Henry sold what appears to be his share of the land on the mountain 4 January 1826. Joseph McNemar and Abraham Rotruck paid him $350 for undisclosed acreage. He signed with his mark. On 2 February 1826 he was married to Elizabeth Likens.

On 28 September, 1835, George Martin and wife Rebecca nee’ Drais whom he had married 15 February, 1835, sold for $80 half of their right to property on or near Knobly Mountain. This transaction clearly establishes George as the son of the deceased Christopher. Both he and Rebecca signed with their mark. James, presumably his brother, witnessed, Elizabeth Martin was the purchaser. George had a sister Elizabeth who was 21 years old that year. In the 1840 census there is one female 20/30 in the household of Davis Roberts. Also the 1840 census lists a Batsy Martin b 1780-90 as head of a household. Her relationship to George is not known. It is possible she could be an aunt-- she is too young to be the wife of 1795.

In a sale of what appears to be 374 acres for $470 on 29 February, 1840, further heirs of Christopher are identified. The widow, Mary, her son Christopher and his wife, Nancy (nee’ Athey), Elizabeth and her husband David Roberts, Patsy (Martha), and her husband, William Harris, are the sellers and Abraham Rotrick, Joseph McNemar Sr., and James Roberts purchasers. All the sellers signed with their mark except David Roberts. One of the tracts appears to have been bought of “Beezly and Singer (sic).”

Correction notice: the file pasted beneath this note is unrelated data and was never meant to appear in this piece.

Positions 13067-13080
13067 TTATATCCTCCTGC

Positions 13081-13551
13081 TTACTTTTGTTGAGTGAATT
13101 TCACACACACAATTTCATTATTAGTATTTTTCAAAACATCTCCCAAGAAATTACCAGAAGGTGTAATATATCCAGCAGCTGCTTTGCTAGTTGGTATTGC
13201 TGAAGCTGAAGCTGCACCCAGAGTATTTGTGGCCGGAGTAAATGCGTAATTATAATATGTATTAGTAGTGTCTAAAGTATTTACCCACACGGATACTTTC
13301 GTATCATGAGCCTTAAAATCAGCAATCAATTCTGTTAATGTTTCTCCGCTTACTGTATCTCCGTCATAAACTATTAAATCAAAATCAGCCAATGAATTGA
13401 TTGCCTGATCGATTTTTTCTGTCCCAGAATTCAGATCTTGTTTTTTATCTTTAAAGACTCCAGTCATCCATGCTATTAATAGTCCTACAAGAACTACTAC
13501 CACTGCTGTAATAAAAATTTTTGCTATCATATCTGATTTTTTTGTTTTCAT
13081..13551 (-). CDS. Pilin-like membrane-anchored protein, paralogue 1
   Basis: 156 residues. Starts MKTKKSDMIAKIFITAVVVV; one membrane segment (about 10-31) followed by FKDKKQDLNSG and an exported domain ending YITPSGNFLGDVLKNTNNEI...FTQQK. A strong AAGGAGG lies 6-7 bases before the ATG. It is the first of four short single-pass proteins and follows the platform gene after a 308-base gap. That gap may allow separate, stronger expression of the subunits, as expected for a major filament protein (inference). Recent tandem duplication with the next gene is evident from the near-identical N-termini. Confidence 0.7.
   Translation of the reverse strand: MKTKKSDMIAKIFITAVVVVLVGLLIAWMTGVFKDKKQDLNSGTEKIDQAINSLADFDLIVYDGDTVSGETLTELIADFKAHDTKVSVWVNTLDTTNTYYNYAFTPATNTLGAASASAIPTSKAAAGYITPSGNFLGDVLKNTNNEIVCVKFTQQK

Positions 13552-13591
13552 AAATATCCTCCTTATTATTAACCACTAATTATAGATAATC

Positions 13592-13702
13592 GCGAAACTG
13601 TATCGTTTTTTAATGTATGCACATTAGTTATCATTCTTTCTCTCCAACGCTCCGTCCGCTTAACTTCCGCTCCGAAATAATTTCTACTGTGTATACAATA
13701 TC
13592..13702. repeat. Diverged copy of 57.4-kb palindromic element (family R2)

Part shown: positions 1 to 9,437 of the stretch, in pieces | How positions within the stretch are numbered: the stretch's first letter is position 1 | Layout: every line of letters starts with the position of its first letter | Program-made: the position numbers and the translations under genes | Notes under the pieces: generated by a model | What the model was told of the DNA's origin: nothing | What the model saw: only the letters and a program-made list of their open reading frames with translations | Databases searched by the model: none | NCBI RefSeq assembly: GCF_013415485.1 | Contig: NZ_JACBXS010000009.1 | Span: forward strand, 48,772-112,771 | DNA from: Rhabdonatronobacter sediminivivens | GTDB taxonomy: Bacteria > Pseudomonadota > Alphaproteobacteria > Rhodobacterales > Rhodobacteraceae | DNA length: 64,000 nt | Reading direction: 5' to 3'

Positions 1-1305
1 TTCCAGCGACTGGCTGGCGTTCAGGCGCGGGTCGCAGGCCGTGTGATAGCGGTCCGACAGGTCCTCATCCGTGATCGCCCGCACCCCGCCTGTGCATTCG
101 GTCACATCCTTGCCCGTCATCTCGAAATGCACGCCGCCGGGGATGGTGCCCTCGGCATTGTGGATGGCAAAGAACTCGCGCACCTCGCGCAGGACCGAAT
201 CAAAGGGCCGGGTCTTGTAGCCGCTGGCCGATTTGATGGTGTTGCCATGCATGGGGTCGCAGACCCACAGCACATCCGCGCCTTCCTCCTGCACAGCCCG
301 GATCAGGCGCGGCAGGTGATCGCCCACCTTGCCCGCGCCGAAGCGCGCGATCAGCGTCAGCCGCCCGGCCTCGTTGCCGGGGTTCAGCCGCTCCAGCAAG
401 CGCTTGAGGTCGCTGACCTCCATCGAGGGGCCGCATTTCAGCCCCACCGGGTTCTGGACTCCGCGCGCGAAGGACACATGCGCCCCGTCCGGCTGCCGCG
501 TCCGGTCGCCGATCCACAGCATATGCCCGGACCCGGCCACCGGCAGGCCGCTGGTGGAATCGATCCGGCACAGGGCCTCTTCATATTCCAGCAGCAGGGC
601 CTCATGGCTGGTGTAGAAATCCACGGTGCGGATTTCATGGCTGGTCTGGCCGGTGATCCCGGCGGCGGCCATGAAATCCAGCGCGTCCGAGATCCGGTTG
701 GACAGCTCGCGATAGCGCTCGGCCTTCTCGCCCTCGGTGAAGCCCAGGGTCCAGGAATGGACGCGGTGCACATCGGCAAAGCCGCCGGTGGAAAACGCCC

On 2 June 1846 George who by then lived in Platte County, Missouri and was married to Lucy Pumphrey sold to Joseph Tucker for $50 approximately 35 acres “1/2 of his undivided part.”

On 5 April of 1847 Mary conveyed her 3rd in dowery to her youngest son Christopher for considerations which include a yearly rent, use of a horse and cow and 10 head of sheep, grain, firewood, fruit and excluding her house and garden. The following year on 17 May 1849 for $5 Mary conveyed to son Christopher her rights to land not conveyed to him in the division of his father's estate but being conveyed to her by Joseph and Ruth McNemar, Abraham and Catherine Rotruck and James Roberts.

On 15 July 1849 George and Lucy, for $65, sold approximately 30 acres “under Knobly Mountain” to his brother-in-law William Harris. This “undivided 1/2 of land left to him by his father” would appear to be George's last interest in his father's estate.